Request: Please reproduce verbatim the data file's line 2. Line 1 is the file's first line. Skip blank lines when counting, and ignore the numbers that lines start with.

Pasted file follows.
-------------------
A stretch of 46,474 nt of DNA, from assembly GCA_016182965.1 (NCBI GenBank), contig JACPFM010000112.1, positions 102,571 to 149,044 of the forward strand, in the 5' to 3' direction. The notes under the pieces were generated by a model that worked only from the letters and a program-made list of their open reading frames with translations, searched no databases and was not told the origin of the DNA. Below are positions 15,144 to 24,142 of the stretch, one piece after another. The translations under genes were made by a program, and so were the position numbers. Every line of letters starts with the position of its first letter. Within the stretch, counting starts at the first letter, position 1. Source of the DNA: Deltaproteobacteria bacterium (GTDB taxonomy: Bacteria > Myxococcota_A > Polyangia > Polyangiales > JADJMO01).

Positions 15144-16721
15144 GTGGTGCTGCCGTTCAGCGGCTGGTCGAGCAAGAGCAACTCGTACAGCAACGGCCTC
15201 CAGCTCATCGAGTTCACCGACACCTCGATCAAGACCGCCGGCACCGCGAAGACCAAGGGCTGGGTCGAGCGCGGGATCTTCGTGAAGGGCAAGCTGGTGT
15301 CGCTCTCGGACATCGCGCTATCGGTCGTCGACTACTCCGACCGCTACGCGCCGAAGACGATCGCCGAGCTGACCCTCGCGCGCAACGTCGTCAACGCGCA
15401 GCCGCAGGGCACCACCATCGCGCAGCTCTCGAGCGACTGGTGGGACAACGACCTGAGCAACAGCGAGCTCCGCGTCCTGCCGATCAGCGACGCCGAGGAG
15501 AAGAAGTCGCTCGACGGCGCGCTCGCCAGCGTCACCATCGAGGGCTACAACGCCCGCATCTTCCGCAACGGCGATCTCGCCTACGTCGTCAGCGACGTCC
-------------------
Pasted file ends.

Positions 15144-16721